In the southwestern region of Upper Canada, the looting and pillaging were relentless. Following Proctor and Tecumseh’s defeat in late 1813, the southwest region of Upper Canada became a frontier vulnerable to American raids. The American army sent out raiding parties and also relied on the help of treasonous Upper Canadians. Among the traitors was the wealthy landowner Ebenezer Allan and the former parliamentarian Joseph Willcocks, the latter having led the infamous group of marauders known as the “Canadian Volunteers.” These bandits wreaked havoc throughout the land, robbing homes at gunpoint, burning crops, destroying mills, capturing militia officers and gathering intelligence. These marauders were effective because they used their familiarity with the locals and the land.

Since the British military’s protection was unreliable, some residents formed vigilante groups and fought back. For instance, on November 11, 1813, Colonel Henry Bostwick led a group of civilians and former militia into battle against a raiding party. They emerged victorious after killing five raiders and capturing 16. Other residents were inspired by their success and took up arms to fend off raiders. A special court was convened at Ancaster to address the increasing cases of treason. The trials, known as The Bloody Assize, led to the execution of eight men. But despite these efforts, the greater part of the province west of the Grand River was deprived of its resources and residents were forced to cope with widespread food shortages.

The defeat of Procter and Tecumseh placed the people living on the Grand River Tract in immediate danger. With most of the Six Nations warriors fighting on the Niagara Peninsula, 1,400 men and women of the Grand River Tract fled their homes and established a refugee camp at Burlington Bay. It was a precarious position because, while it offered the security of the British military, it also meant they were closer to the frontlines.

The Six Nations people from the Grand River were joined by other refugees, including white and Black residents from the surrounding area. Survival at the refugee camp was a harrowing experience. Food shortages caused intense hunger for days on end. With the arrival of spring in 1814, most of the Grand River refugees were compelled by hunger to return home and plant crops. It was a great risk because the threat of raids remained. After the Battle of Chippawa, however, most Six Nations warriors returned home so that they could protect their communities. The precaution was warranted, especially because of the ruthless intensification of American and Upper Canadian raiders in 1814. Civilians were robbed of their clothes and furniture, livestock was slaughtered and entire villages such as St. Davids in the Niagara region were turned into smouldering ruins.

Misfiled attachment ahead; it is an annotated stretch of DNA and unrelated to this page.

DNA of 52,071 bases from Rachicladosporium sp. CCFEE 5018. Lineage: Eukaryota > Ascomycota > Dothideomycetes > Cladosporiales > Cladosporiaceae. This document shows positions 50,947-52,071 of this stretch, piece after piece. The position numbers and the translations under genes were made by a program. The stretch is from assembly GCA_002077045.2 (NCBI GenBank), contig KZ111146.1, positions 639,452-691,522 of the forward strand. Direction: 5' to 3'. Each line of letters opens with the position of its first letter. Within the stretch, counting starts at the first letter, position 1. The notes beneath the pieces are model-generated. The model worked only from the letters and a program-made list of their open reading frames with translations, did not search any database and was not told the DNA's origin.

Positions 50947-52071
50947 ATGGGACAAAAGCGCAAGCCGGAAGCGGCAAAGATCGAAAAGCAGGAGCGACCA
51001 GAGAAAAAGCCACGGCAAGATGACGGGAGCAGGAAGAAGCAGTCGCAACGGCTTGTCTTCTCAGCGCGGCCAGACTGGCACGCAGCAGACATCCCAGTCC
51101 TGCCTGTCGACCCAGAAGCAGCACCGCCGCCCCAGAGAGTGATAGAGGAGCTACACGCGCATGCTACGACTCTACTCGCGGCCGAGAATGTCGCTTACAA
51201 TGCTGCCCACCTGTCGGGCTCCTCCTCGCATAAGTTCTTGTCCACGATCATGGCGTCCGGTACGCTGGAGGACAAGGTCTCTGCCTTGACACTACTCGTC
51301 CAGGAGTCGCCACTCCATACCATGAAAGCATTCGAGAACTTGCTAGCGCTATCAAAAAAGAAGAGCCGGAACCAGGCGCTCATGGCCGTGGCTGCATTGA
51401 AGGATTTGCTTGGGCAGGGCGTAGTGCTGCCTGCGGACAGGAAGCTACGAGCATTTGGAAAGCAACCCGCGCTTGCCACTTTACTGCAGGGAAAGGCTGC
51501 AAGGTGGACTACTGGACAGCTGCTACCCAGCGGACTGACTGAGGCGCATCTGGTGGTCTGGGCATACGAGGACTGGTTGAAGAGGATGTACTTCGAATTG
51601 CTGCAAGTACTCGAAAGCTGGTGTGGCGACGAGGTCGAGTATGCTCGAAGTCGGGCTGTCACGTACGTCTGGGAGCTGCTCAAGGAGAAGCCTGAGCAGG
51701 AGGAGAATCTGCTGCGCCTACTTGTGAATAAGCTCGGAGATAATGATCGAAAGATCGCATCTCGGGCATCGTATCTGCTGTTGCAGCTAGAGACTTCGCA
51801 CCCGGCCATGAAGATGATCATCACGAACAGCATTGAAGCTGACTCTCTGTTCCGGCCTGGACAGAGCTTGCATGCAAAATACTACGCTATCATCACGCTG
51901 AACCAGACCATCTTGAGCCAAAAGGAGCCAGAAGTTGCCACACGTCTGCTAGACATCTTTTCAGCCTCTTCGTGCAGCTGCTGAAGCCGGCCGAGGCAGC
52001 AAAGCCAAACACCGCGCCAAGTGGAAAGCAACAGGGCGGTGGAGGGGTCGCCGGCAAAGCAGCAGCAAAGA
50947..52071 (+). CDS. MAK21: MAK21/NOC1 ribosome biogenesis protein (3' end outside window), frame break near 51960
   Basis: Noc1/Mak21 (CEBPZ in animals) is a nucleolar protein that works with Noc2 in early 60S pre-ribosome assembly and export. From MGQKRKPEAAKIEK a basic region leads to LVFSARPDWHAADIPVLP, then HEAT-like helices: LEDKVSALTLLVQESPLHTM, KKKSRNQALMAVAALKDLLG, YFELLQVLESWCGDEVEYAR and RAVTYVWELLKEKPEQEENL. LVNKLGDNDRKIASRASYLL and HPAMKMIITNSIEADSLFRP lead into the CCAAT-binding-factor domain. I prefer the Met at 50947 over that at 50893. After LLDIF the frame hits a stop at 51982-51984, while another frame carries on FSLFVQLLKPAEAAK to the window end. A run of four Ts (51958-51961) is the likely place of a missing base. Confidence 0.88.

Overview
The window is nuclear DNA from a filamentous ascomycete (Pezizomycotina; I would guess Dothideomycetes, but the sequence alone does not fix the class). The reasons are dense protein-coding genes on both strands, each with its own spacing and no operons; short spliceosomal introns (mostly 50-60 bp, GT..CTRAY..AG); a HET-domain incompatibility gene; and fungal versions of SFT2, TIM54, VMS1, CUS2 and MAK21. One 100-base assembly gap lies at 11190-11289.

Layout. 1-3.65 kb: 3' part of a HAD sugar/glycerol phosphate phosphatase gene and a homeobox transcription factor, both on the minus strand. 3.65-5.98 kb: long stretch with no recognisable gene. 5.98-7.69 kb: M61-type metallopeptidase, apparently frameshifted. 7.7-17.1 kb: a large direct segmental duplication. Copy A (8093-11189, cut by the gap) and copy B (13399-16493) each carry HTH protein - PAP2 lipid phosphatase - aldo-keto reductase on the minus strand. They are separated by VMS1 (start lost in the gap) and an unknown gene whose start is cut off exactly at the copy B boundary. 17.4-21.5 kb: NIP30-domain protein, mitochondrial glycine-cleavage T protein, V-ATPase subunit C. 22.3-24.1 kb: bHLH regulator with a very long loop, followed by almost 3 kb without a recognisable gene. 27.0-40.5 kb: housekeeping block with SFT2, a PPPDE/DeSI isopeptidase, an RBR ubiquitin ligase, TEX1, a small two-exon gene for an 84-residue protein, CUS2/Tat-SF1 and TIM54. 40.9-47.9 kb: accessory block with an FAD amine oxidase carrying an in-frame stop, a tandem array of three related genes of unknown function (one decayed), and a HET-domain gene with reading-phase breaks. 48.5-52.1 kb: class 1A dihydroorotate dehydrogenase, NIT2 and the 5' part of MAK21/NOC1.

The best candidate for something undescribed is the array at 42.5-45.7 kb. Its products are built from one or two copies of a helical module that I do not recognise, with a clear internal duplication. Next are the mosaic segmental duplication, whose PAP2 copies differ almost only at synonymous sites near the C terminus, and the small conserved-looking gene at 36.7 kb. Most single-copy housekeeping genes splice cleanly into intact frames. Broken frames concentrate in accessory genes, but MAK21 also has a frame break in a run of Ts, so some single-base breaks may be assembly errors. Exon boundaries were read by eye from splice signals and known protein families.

British soldiers, militia and Indigenous warriors also went to the homes of Upper Canadians in desperate search of supplies. Combatants were often left without pay for extended periods and struggled to eat. Pressured by slow starvation, soldiers and warriors were driven to steal supplies from local farms and mills. Military officers also took supplies from locals. When civilians in Kingston refused to surrender their food, Major-General Procter invoked martial law, forcing them to heed the military’s demands. Civilians could expect to receive compensation after the war. It meant, however, that civilians would have to deal with further wartime pressure to make ends meet.

Returning to peace

For some civilians, the transition to peace began with their return home. Numerous refugees took shelter near the British military outpost at Burlington, but others found sanctuary near Kingston and York. The civilians who lost property because of the war could apply to the Board of Claims for compensation. There would be four different compensation boards between 1813 and 1823. Payments for damages to property were awarded to claimants from the fourth compensation board, which completed its work in 1826. The board recorded a total of 2,055 claims. About one-third of all claims were from residents in Niagara, and constituted almost half the value of all claims in the province. The other areas in Upper Canada with a high number of claims included Western, London and Gore districts. To the utmost frustration of the claimants, payment was painstakingly delayed. The government of Upper Canada was struggling to raise funds needed for the compensation and awaited the British Treasury to cover half the cost. It was only on March 4, 1837 – over two decades after the war ended – that the government of Upper Canada authorized payment for outstanding claims.

1812 Zorra Township plan 1300px
Zorra township patent plan. This textual record shows how land grants were assigned. Rank and service determined the quality of land received. Reference Code: RG 1-100, C-71, Map A.14, (AO 5973), Archives of Ontario.